After last year’s “The Rains of Castamere” set Twitter afire with the Red Wedding (has anyone gotten over that yet?), the Season Four premiere of HBO’s most popular show “Game of Thrones” is less shocking by comparison. There are few deaths and even less action. But that doesn’t mean the season opener “Two Swords,” is lackluster. Filled with tension, drama–and yes, nudity–“Two Swords” sets the tone for what promises to be the fantasy’s best season yet.

The episode cold opens on Tywin Lannister celebrating his victory over the Starks at the Twins by melting Ned Stark’s Valyrian blade Ice into two separate swords. It’s a quiet scene by “Game of Thrones” standards, but that doesn’t make it any less chilling. You can practically feel the Lannister patriarch’s twisted joy as he tosses a wolf pelt into the fire. With half the Stark family gone (Ned, Catelyn and Robb) and the other half missing (Arya, Bran and Rickon), Tywin Lannister can finally rest easy knowing that full control of the Seven Realms is finally in his grasp…or so he thinks.

King’s Landing

Tywin’s relationship with his children has always been tenuous at best, but his exchange with oldest son Jamie, illustrates just how much tension and animosity resides in House Lannister–tension that threatens to tear King’s Landing and the Seven Realms apart.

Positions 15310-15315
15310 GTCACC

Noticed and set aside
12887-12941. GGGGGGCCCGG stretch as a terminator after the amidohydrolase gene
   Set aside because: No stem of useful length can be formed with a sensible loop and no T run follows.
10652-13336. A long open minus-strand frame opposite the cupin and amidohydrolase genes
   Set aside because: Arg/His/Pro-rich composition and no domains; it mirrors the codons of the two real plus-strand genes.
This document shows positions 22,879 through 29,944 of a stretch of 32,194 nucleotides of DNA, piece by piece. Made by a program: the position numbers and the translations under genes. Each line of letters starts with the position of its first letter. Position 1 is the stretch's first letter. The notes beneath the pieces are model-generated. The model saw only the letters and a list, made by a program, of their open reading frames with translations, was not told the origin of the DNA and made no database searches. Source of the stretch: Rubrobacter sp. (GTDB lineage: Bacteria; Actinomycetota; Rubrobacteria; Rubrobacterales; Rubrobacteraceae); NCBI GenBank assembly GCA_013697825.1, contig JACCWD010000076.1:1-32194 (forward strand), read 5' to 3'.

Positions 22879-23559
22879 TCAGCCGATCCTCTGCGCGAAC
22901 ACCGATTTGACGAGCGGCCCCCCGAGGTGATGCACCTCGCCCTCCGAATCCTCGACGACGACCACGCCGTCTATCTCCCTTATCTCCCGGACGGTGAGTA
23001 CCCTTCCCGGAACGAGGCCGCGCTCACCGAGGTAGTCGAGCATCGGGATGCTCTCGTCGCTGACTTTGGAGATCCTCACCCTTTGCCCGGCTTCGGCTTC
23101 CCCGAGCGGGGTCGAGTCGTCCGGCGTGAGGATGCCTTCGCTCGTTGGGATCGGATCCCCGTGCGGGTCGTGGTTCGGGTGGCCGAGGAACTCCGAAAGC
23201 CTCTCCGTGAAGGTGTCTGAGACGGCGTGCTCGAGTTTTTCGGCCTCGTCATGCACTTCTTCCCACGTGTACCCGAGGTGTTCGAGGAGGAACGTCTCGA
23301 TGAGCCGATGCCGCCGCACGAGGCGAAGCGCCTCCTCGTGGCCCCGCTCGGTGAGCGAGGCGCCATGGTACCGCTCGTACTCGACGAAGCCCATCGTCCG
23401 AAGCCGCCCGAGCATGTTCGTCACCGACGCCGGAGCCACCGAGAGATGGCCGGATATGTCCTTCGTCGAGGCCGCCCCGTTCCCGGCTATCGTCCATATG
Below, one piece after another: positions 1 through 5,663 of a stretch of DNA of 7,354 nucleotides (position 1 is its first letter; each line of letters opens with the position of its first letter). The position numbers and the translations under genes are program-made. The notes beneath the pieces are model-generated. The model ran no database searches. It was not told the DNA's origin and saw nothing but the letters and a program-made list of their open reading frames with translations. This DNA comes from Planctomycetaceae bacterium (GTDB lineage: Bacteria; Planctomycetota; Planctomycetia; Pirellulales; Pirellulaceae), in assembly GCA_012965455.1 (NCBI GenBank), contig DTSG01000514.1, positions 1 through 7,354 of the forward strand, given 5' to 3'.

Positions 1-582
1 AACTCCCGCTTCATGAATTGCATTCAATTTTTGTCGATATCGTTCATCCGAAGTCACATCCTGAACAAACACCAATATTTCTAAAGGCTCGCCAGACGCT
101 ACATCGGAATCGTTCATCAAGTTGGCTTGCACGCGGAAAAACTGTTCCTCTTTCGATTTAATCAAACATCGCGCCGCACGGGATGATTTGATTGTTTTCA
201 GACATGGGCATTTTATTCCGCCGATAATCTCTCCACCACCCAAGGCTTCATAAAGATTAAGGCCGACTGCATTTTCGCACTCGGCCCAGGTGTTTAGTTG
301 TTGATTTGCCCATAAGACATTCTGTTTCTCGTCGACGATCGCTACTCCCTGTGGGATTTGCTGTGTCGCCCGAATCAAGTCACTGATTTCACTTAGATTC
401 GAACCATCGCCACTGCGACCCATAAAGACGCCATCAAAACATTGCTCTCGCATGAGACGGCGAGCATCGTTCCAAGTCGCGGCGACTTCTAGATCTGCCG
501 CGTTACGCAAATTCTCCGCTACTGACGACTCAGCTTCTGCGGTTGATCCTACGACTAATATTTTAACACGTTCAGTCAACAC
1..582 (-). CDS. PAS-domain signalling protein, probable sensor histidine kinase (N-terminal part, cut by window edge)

Despite knowing that Jamie lost his right hand last season, Tywin throws more salt in his son’s wound by presenting him with one of the swords from the opening scene. He wants to strike a deal with Jamie–leave the King’s Guard and rule over the Lannister keep at Casterly Rock. To a normal person, this would seem like a good idea. But Jamie isn’t normal. Far from it. Aside from being in an incestuous relationship with his sister Cersei and fathering arguably the most vicious and loathsome character on the show, Jamie has a reputation for breaking his vows–a reputation he is committed to changing.

I really love what this show is doing with Jamie’s character. Though he started out as arguably the most boring Lannister–not cunning like Cersi or witty like Tyrion–Jamie has come a long way over the course of the past three seasons and I am eager to see how much he transforms over the next few weeks. He is a character with limitless potential, a character that can really change the status quo on King’s Landing.

So after a heated argument, Jamie rejects his father’s offer and promises to continue protecting the King whether Tywin likes it or not. Poor Casterly Rock. No one wants to rule over it and the one person who does, Tyrion, will probably never get the chance.

Speaking of Tyrion, the Master of Coin waits with Bronn and Podrick  for the arrival of Prince Doran of Dorne for the Royal Wedding. (If you don’t remember, Dorne was mentioned in season two when Princess Myrcella Baratheon was sent to the kingdom to marry Trystane Martell). Representatives from Dorne finally arrive without Prince Doran in tow. The monarch, sick with gout, sent his brother Prince Oberyn in his stead…except Oberyn is nowhere to be found. Worried about the Lannister carnage that Oberyn could leave behind, Tyrion sets out to find the Dornish prince.